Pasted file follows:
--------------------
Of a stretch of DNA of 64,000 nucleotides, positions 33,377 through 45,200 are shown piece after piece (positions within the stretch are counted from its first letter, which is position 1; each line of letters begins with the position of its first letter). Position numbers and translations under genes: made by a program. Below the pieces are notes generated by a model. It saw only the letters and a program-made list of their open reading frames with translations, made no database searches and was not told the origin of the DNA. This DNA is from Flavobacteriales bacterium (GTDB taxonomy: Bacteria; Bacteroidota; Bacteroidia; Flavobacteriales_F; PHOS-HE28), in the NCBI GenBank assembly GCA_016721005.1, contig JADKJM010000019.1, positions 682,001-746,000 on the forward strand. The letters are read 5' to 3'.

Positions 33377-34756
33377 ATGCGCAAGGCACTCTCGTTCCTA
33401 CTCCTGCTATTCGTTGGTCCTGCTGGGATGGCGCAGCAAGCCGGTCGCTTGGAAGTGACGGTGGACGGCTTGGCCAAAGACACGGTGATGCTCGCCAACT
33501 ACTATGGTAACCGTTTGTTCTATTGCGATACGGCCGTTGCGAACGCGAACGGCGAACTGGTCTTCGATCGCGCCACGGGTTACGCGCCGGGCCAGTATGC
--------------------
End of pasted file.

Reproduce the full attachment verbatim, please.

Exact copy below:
Of a stretch of DNA of 64,000 nucleotides, positions 33,377 through 45,200 are shown piece after piece (positions within the stretch are counted from its first letter, which is position 1; each line of letters begins with the position of its first letter). Position numbers and translations under genes: made by a program. Below the pieces are notes generated by a model. It saw only the letters and a program-made list of their open reading frames with translations, made no database searches and was not told the origin of the DNA. This DNA is from Flavobacteriales bacterium (GTDB taxonomy: Bacteria; Bacteroidota; Bacteroidia; Flavobacteriales_F; PHOS-HE28), in the NCBI GenBank assembly GCA_016721005.1, contig JADKJM010000019.1, positions 682,001-746,000 on the forward strand. The letters are read 5' to 3'.

Positions 33377-34756
33377 ATGCGCAAGGCACTCTCGTTCCTA
33401 CTCCTGCTATTCGTTGGTCCTGCTGGGATGGCGCAGCAAGCCGGTCGCTTGGAAGTGACGGTGGACGGCTTGGCCAAAGACACGGTGATGCTCGCCAACT
33501 ACTATGGTAACCGTTTGTTCTATTGCGATACGGCCGTTGCGAACGCGAACGGCGAACTGGTCTTCGATCGCGCCACGGGTTACGCGCCGGGCCAGTATGC